It was the first film that I had ever watched frame by frame, the opening sequence and was amazed at how much meaning and connotations could be received from a high angled pan going into a suburban area of America. The words, the colours, the leaves. It truly blew my mind away.

The Mask (1994)  – Jim Carrey

Jim Carrey was basically my childhood hero, i would watch his films non stop and loved every single one. I was fascinated by his comedy acting and the characters that he played. One of my favourite 90’s films from Carrey (apart from Dumb and Dumber and Ace Ventura) was The Mask. I loved the Mask and still do today. I loved the whole way that he transformed and altered into this crazy green man but when he was not the crazy green man he was just a normal out of luck guy called Stanley Ipkiss – who i really liked the character of and still today Stanley is one of my favourite Carrey characters. I find Carrey has always been a massive influence on me and has probably developed me in some ways into what I am today.

Spideman (2002)  – Graphics

I remember going to the cinema to see this really clearly. I remember sitting about 5 rows from the front and seeing this opening title sequence and thinking “this film looks like it is going to be awesome.” I think one thing that makes a great opening title sequence is the music – now i am a huge Danny Elfman fan (at the time i didn’t realise this piece of music was produced by him) but I think it is one of the reasons that it sticks in my head a lot these days as I have a playlist on Spotify with his music.  The one thing that stands out for me in this opening title sequence is the webs and the way that the text transforms when it moves out of the web. It is one film that I find the opening titles sequence really interesting and I found it to stand out on its own when it was first released as there was not many introductions to films that were like this.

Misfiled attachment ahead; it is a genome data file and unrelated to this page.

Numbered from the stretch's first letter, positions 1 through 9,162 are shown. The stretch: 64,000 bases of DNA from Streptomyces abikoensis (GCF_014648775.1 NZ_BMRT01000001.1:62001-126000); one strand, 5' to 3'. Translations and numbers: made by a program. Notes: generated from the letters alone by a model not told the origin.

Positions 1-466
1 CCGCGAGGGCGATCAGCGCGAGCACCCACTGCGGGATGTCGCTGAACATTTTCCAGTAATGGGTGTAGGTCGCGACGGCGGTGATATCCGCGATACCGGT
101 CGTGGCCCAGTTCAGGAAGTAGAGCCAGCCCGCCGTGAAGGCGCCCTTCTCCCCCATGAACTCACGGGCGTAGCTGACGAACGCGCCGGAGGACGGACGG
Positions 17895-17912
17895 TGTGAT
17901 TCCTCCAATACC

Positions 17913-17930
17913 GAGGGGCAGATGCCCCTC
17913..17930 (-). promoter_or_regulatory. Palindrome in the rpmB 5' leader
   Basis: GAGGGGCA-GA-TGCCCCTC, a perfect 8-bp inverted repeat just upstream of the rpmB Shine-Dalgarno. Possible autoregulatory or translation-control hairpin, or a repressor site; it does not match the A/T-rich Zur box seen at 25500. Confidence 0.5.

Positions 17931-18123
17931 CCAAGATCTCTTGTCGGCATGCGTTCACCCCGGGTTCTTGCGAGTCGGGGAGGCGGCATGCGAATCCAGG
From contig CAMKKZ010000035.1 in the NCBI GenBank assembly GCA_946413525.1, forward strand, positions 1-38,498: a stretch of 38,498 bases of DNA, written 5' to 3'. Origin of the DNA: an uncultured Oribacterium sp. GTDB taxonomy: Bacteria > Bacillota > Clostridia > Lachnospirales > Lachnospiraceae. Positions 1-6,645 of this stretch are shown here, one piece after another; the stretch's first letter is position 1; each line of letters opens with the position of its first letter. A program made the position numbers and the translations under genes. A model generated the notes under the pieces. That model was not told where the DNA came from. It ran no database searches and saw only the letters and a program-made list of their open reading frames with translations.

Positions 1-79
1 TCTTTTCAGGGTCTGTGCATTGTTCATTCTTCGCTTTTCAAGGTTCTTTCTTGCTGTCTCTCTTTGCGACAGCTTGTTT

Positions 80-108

Drop Dead Fred (1991) – Rik Mayall and Graphics 

This makes my choices firstly because of Nostalgia (it was one of my favourite films as a kid) and also it has always stuck in my head because of the child like drawings and because of the music. Also, I grew up watching Rik Mayall who i have always found such an extraordinary individual. I find that his physical humour as well as his acting is what defines him as a league of his own and whilst this is probably one of the most silliest films he has done, it holds a close place to my heart as it played a big part of my childhood.

Chaplin (1992) – Robert Downey Jnr

I have always been a big fan of Chaplin’s work and also fascinated by the production and editing process of early Hollywood. I love this film, not just because of the story but also because it takes you on a look at the production and the filming techniques that were used to make special effects when there was no computers around. I also think Robert Downey Jnr is fantastic in this film and plays the part extremely well.

 

Pleasantville (1998) – the use of colour

I hardly watch this film, but i love love love the cinematography in it. It is such a clever concept for a film and the use of colour in it. This film made me realise just like American Beauty that colour can be a very powerful tool in getting a point across.

Un Chien Andalou (1929) – Surrealism 

I am not a fan of surrealism, I have watched a few of the films and I don’t like it when you watch something and it doesn’t make any sense. However, Un Chien Andalou makes my list because I have studied it in depth and made me have a greater understanding of the genre. By understanding a genre I do not enjoy means that it has made me more open minded when producing scripts. The one thing about Surrealism I do admire is the connotations throughout which do make it a very interesting batch of films.